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Anchor Point, a welcoming rural community famous for being the most westerly point to which you can drive in North America rests between Ninilchik and Homer on the Sterling Highway. Overlooking Cook Inlet, Anchor Point has an abundance of wildlife and boasts dramatic views of the western Cook Inlet mountain range, volcanos (Mount Augustine, Mount Iliamna, and Mount Redoubt), and the world-renowned Anchor River.
The abundance of outdoor activities and wild life, as well as the hospitality of the locals and the tranquility of the area, attract visitors from all over Alaska, the US, and other countries to Anchor Point. Local activities include bait fishing and fly-fishing in the Anchor River, boating, charter fishing in the Cook Inlet, taking a local charter to the western side of Cook Inlet for clamming, watching the tractor boat-launch at the Anchor Point beach, beach combing, camping in and exploring the Anchor River State Recreation Area, bird and wildlife viewing (moose, bald eagles, sea otters, beluga whales, and more), hiking, horseback riding, and golfing. In the winter, locals and visitors also enjoy snow machining and cross-country skiing. Anchor Point is only 15 miles north of Homer, affording quick and easy access to all that Homer has to offer as well.
Visitors of all ages enjoy watching the boats being launched into the Cook Inlet via tractors from the Anchor Point beach. The tractor launch is located in the Anchor River State Recreation Area, which is also home to five pristine campgrounds, well-equipped and maintained RV parks, and of course a stretch of the Anchor River. The tractor launch runs from the last Saturday in April until Labor Day.
The Cook Inlet fishery provides choice fishing opportunities for halibut, salmon (king, sockeye, pink, and silver), and other varieties of fish. The inlet is easily accessed from Anchor Point - boats can be launched from the Anchor Point beach or the mouth of the Anchor River. The annual King Salmon Calcutta Tournament kicks off the summer fishing season in Anchor Point. The 2018 tournament will be held May 11th and 12th. Many locals fish year-round, and visitors to the area enjoy a bountiful summer fishing season. Anchor Point has several excellent local fishing charters. Between the
charters and the local fish processing business, visitors will not have any problems getting their catch of the day professionally processed, vacuum sealed, and even shipped to the destination of their choice. Visitors should familiarize themselves with the current year’s fishing restrictions and regulations before heading out on a fishing adventure.
The Anchor River is one of Alaska’s prime fishing streams because it is road-system accessible. Fishing season is open Memorial Day weekend until the river freezes. The river boasts Dolly Varden, steelhead trout, and salmon (king, pink, and silver). Anglers, both fly-fishing and bait fishing, flock to the river beginning in late May for its renowned king salmon run – the run begins in late May and peaks during the second week in June. The Anchor River is best known to fly-fisherman for its wild steelhead trout. They are a major draw for anglers both inside and outside Alaska. Steelhead run from mid-August through October, peaking in mid-September and are catch-and-release only. Whether a novice or experienced fisherman, the Anchor River welcomes all who want to try their hand at catching wild Alaskan fish. To read about and follow the local fishing regulations, visitors should pick up a guide book at the Anchor Point Chamber of Commerce.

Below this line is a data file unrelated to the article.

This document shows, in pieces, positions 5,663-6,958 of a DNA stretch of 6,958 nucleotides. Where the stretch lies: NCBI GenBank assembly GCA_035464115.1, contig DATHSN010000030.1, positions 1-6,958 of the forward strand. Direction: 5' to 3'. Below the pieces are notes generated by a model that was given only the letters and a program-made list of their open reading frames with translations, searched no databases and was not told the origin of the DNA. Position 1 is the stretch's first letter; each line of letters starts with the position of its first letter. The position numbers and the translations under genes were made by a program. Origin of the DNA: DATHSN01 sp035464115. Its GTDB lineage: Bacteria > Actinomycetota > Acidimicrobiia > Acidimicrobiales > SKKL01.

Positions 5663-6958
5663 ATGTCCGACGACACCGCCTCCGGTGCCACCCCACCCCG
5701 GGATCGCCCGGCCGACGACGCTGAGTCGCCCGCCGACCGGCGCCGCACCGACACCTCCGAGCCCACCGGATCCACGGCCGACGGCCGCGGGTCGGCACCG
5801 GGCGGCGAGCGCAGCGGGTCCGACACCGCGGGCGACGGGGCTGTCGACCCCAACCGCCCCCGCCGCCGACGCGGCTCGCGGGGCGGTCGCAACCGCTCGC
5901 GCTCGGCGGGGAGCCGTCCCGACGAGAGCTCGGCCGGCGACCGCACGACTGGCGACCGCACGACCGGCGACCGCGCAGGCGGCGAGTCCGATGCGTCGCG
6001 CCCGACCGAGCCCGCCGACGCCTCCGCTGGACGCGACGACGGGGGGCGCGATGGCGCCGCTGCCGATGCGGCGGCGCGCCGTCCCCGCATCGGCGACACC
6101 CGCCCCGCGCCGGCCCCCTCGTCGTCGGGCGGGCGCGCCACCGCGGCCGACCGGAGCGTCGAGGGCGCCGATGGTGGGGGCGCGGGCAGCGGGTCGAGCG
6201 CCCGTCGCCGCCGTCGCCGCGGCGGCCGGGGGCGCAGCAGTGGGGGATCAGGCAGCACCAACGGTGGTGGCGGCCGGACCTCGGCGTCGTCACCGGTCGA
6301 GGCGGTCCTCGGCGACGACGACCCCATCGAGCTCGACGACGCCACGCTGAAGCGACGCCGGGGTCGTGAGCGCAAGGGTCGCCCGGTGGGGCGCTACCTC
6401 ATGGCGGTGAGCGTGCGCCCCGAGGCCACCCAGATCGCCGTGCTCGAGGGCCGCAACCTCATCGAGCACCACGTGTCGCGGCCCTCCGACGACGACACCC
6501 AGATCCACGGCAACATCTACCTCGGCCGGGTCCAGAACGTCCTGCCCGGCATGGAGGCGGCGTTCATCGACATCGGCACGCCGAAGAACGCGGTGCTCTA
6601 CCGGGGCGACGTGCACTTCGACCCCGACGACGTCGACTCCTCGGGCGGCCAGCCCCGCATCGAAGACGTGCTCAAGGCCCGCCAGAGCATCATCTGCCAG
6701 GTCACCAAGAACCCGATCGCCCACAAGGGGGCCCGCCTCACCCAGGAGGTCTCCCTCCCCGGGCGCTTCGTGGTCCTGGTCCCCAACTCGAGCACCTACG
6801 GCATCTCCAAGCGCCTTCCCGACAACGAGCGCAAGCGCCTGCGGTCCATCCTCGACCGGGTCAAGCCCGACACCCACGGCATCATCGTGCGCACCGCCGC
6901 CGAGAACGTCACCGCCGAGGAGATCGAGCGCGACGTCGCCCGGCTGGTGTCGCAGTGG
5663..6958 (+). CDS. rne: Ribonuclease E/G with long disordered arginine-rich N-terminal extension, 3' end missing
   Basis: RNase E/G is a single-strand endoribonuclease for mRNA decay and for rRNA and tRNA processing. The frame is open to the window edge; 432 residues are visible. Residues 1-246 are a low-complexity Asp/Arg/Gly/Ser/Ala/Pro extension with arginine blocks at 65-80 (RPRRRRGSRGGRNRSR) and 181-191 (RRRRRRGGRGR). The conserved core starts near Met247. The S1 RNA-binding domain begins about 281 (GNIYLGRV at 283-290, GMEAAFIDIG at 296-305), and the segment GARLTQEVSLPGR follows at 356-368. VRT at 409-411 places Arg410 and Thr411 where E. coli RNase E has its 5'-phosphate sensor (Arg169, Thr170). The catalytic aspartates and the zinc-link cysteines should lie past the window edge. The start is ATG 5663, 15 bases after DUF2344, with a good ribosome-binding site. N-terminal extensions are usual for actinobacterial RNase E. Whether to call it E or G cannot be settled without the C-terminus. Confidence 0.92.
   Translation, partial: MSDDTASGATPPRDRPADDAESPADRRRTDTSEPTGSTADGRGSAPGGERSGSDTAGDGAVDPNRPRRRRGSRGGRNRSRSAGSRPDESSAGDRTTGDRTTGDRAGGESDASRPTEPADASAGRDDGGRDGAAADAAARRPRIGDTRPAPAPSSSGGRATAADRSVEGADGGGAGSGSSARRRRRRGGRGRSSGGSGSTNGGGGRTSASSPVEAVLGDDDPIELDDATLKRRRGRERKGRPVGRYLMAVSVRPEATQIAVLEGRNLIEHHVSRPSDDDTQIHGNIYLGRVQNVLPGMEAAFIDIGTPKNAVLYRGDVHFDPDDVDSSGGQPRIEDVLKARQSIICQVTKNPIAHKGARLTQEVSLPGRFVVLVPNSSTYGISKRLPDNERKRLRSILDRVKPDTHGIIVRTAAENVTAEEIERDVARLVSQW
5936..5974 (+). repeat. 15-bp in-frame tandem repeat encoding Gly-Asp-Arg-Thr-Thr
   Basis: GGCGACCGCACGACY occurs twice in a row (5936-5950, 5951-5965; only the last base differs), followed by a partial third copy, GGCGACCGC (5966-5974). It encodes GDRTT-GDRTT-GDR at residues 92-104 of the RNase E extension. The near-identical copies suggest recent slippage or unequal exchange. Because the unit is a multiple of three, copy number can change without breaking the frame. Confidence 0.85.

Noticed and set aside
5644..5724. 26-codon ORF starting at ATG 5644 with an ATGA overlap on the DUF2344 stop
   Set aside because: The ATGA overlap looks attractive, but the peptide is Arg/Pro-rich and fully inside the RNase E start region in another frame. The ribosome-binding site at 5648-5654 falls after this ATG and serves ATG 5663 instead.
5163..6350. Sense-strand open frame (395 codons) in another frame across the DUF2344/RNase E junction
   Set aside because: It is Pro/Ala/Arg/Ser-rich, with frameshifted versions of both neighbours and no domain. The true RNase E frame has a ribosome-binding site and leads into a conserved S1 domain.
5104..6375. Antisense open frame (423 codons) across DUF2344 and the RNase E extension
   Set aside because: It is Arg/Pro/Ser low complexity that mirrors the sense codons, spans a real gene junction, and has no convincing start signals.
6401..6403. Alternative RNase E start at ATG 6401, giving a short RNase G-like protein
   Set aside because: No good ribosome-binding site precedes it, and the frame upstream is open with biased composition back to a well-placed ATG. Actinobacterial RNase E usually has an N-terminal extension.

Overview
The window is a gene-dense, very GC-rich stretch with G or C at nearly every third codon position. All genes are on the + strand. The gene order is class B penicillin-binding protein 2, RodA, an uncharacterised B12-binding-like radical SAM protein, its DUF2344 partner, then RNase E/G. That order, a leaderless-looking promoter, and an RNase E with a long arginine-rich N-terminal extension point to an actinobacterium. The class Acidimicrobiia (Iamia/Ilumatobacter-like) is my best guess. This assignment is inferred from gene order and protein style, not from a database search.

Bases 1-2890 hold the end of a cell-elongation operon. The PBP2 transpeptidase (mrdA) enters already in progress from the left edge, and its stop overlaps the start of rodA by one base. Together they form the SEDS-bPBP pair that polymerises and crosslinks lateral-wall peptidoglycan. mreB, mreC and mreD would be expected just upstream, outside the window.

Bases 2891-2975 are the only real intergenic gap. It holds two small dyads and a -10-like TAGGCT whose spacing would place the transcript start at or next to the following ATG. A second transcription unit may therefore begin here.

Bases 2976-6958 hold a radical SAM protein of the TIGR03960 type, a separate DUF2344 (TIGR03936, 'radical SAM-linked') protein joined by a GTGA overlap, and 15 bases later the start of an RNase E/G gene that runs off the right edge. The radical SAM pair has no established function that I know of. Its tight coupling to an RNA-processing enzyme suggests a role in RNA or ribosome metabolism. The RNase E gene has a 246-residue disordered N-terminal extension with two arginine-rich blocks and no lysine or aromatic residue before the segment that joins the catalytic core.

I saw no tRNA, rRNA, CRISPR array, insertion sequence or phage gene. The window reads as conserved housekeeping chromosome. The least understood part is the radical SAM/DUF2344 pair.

What is known today as Anchor Point was once home to the semi-nomadic Kenaitze Indians. They referred to the area as Qasmatchin.
It has long been held that in May 1778 Captain James Cook was sailing aboard his ship the Resolution looking for the Northwest Passage. An incredible storm arose, so he anchored his ship in the Inlet. It was most likely the severity of the storm that caused the kedge anchor to be lost. The experience was note-worthy enough that Captain Cook marked the spot on his map where the anchor was lost as ‘Anchor Point’.
Various groups of European explorers, gold miners, and fur traders left their mark on the Anchor Point area in the 18th and 19th centuries, including a woman who arrived with a group of men in 1896 to sluice for gold along the seashore. One of the largest influences still found here today is the rich culture of the Russians and their descendants. However, it was the 1940s before Anchor Point was permanently settled. At least one of the original settlers, who arrived with his devout mother in Homer in 1943 and began homesteading in Anchor Point in 1945, still lives here today. The descendants of many of the original homesteading families still live in Anchor Point.
Early settlers combed the Anchor Point beach for pieces of coal to heat their dwellings. At least one of the original school houses of Anchor Point also used coal for its source of heat. Visitors can still see the occasional local resident collecting coal from the beach for the same purpose.
Before the Sterling Highway (a section of which is now the Old Sterling Highway) between Anchor Point and Homer was completed, homesteaders traveled to and from Homer mostly via the beach using horse-drawn wagons or carts, Jeeps, or on foot. The mail was also transported from Homer to Anchor Point via the beach until the completion of the highway between the two towns in December 1948.
Among Anchor Point’s historical structures is the Anchor Point bridge, a single-car steel truss bridge, which can be accessed via the Old Sterling Highway and spans the Anchor River. The bridge was completed in the winter of 1948 and is still used today.